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Enterprise Content Management (ECM): Bundled Scanning Services Pros and Cons

05/01/2024 - By Rfeoli Created 4 weeks ago

Considerations of Scanning Services as a Bundled Option

As more businesses and organizations move to invest in document scanning services so that they can operate more efficiently, many quickly come to a crossroads. There are ECM or Document Management Software vendors that offer document scanning modules as part of a “bundle,” but don’t necessarily meet all of a company’s ongoing needs. It is therefore important for organizations to consider when bundling will make sense for them, and when it won’t.

Perhaps the biggest difference between the bundling offered by ECM/Document Management Software providers and independent Capture Software vendors can bring is that the former typically does not include classification and extraction software as an option or path for growth. Consequently, companies will likely have to devote significant amounts of man hours to having employees sort every document that needs to be scanned into a number of different piles, then actually scan and categorize the documents before moving on to the next batch.

Making a Change

Those already committed to investing in document conversion services know full well what the benefits are: less square footage is devoted to storage, document sharing is easier and more efficient, significant sums can be saved on printing, and so on. And while such a move may require investment in updated computer systems and the like, these are often upgrades that pay for themselves over time, according to Houston Chronicle Small Business.

Unfortunately, what sometimes happens is that companies invest in all those things – for all the right reasons – but end up coming out a bit worse off than they thought. This can happen because bundling didn’t meet all of their needs when it comes to making the conversion process go as quickly, seamlessly, and stress-free as possible. Classification and extraction can seriously help when it comes to organizing “on the fly” throughout the document digitization process. In addition, by utilizing data extraction the information or metadata can be used to initiate or feed a business process or workflow.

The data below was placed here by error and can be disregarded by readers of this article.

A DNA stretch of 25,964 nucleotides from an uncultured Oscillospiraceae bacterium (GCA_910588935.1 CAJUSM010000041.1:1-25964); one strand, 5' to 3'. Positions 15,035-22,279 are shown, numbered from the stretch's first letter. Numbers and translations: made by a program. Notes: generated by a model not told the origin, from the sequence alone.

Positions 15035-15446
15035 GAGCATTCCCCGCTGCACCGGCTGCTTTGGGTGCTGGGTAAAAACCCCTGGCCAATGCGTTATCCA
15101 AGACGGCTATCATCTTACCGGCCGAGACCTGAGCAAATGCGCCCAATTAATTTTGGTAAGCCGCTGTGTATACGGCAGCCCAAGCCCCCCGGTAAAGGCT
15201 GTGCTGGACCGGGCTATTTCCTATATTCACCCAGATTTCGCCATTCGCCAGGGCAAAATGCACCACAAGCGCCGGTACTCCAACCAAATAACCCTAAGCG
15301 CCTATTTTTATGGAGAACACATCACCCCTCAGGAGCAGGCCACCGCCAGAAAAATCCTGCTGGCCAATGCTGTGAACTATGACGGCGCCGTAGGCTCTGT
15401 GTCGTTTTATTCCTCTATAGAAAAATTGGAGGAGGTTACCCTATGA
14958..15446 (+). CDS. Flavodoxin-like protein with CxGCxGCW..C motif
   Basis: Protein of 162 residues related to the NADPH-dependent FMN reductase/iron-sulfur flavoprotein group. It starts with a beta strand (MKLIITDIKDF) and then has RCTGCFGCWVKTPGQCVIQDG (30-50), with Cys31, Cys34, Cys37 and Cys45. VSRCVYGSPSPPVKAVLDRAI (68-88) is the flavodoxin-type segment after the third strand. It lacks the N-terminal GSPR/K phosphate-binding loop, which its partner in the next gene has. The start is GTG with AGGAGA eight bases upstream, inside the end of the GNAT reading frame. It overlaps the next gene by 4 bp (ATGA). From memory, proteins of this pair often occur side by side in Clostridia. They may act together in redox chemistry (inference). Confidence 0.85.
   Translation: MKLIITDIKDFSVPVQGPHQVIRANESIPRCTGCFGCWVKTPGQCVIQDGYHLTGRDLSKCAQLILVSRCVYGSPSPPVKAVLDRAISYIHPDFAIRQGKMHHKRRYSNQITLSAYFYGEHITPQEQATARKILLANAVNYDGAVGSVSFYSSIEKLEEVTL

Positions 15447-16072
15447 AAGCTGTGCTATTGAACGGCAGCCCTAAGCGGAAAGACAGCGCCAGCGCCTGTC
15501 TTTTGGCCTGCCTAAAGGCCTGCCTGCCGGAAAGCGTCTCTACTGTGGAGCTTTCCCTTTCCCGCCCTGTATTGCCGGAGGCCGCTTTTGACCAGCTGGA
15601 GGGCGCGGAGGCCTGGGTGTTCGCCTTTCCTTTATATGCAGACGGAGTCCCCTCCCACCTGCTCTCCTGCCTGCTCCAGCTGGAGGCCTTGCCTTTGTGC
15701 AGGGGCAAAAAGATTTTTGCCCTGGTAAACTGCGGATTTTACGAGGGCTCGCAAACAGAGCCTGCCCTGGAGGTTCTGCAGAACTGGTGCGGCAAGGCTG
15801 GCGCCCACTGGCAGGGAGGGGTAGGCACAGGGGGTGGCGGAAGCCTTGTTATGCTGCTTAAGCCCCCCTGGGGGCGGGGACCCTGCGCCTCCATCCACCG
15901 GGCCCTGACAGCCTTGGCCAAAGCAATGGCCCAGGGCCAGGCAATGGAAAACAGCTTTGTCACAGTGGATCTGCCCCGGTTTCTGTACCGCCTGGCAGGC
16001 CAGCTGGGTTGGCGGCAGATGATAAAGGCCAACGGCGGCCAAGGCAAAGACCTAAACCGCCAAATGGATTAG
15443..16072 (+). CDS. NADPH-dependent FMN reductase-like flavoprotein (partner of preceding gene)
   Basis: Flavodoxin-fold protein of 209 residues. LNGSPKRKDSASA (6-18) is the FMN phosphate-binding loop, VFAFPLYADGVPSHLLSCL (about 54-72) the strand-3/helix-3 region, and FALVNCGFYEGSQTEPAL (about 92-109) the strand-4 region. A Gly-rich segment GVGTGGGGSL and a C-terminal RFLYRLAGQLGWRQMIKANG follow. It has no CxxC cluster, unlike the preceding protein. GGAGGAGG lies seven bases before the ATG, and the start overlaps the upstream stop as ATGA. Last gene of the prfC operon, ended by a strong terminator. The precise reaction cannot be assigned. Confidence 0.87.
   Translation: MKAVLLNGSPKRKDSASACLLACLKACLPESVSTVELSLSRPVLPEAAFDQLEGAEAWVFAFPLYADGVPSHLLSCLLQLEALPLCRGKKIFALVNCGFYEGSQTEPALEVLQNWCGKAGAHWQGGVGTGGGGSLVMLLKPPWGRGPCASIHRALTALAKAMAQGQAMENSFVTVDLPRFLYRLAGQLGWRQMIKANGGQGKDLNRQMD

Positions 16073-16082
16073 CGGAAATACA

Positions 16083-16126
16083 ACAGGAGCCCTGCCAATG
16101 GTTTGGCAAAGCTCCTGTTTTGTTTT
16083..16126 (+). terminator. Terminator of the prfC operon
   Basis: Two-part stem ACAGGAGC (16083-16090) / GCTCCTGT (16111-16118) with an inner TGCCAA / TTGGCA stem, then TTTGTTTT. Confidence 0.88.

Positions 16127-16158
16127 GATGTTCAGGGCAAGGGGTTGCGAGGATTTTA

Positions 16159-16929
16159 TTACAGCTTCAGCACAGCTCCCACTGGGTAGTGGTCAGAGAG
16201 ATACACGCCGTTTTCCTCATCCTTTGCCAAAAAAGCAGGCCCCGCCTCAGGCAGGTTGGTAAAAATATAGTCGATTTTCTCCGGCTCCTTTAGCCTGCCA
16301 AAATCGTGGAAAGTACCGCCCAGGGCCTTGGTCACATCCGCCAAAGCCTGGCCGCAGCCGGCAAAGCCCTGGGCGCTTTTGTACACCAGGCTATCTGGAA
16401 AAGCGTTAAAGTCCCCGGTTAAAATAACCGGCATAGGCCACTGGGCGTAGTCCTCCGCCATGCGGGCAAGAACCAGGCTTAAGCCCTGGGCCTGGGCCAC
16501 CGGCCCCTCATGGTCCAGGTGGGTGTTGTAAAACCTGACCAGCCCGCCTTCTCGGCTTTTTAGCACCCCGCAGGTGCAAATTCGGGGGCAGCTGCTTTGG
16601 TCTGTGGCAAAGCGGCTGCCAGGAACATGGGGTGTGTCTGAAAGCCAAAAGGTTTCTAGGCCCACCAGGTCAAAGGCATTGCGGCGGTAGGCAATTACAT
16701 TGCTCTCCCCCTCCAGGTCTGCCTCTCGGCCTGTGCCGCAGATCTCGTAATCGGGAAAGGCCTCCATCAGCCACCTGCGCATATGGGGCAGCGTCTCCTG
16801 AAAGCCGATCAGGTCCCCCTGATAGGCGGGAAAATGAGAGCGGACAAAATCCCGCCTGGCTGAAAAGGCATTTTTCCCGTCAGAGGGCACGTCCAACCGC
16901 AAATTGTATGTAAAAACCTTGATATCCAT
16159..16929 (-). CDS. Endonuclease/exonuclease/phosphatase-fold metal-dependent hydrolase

Classification and Extraction

With classification and extraction software, there’s no issue related to manual sorting. Simply put, such a program not only scans a paper file into a document management system, but it also looks at the contents of that document and pulls out crucial information that then allows it to be grouped with similar documents automatically.

Instead of having to sort through potentially tens of thousands of documents to find a handful of invoices from several years ago, extraction software makes it quick and easy to find those files in short order. As opposed to making physical piles and then scanning by type, documents can be fed into the scanning process indiscriminately, and automatically sorted electronically from there.

Customizing Service to the Need

Depending on the type of organization looking to invest in document scanning, there may be any number of different types of files that need to be put into the system. Many companies will have forms with varying degrees of complication (some may contain simple personal information, while others will contain more intricate account details) as well as what are known as “unstructured documents” such as physical letters, reports, and so on, according to Parascript. And while it may not be too difficult to search simple forms for the right information, the more complicated the information contained within a file, the harder it will be to find without the help of extraction software. Of course, not all companies have this kind of complicated need for extraction, and as a result choosing bundling might be a smart move for them. However, having the option to add extraction as businesses grow may also be something worth considering.